“Electability” is a crock of shit. It is defined, like political “moderation,” only in terms of opposition to things people want, but are told they can’t have, ranging from antiwar politics to left-wing economic populism to even the “cultural liberalism” that is seemingly the cornerstone of the modern Democratic Party. (Back in 2004, supporting civil unions, not even marriage, for same-sex couples was a threat to a Democrat’s perceived “electability.”) While the impulse to vote according to how you think a candidate would appeal to people who don’t share your priorities might make sense in theory, practice has revealed time and time again that no one involved in electoral politics—from the pundits down to the caucus-goers—has a clue who or what Americans will actually vote for. That was supposed to be, as the political scientist Masket says, the main lesson of Trump’s election.
But Democratic voters did not teach themselves to prioritize electability over their own actual concerns. They were trained to, over many years, by party figures who over-interpreted the loss of George McGovern, or who wanted to use the fear of McGovern to maintain their power over the Democratic candidate pipeline and nomination process. “Electability” is a way to get voters to carry out a contrary agenda—not their own—while convincing them they’re being “responsible.”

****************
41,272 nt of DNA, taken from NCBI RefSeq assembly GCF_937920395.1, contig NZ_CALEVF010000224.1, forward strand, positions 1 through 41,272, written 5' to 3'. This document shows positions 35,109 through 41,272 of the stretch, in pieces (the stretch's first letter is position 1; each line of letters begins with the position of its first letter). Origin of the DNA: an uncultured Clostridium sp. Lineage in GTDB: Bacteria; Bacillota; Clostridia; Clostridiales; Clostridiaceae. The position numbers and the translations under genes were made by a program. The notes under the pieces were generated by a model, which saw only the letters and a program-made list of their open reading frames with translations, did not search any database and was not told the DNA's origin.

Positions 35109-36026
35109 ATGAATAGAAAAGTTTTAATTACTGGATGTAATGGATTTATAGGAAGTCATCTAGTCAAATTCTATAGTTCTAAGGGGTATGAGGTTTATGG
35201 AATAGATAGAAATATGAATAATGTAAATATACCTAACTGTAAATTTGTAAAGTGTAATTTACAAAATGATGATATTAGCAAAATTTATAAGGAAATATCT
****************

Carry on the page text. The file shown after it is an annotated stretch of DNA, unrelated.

And now Democratic candidates and their most loyal voters are stuck in an absurd feedback loop. The politicians campaign and govern as if they themselves don’t believe a majority of voters prefer their agenda, signaling to their most loyal voters that they must vote not for what they want, but for what they imagine their more-conservative neighbors might want. But when voters in 2016 did exactly that, and nominated the candidate they were repeatedly told was most qualified to defeat Trump in the general election, they chose a person who went on to lose to him.
I'm kind of surprised to see this at "The New Republic", but then again, Alex Pareene cut his political reporting teeth at Salon back when Salon was an actual force in progressive journalism rather than a compendium of "promoted content."
Every time I see the word "electable" used, I know it's code for some candidate who isn't going to rock the boat, but is palatable to the moneyed pundit class whose jobs can't be outsourced and who rarely set foot outside the Washington cocktail weenie circuit. Most of them are concern trolls, the most prominent of which is David Brooks, who for my money, will never live down The Great "salad bar at Applebee's" Fracas of 2008 -- the archetype of cluelessness about real lives that pundits cover up with a thin veneer of empathy.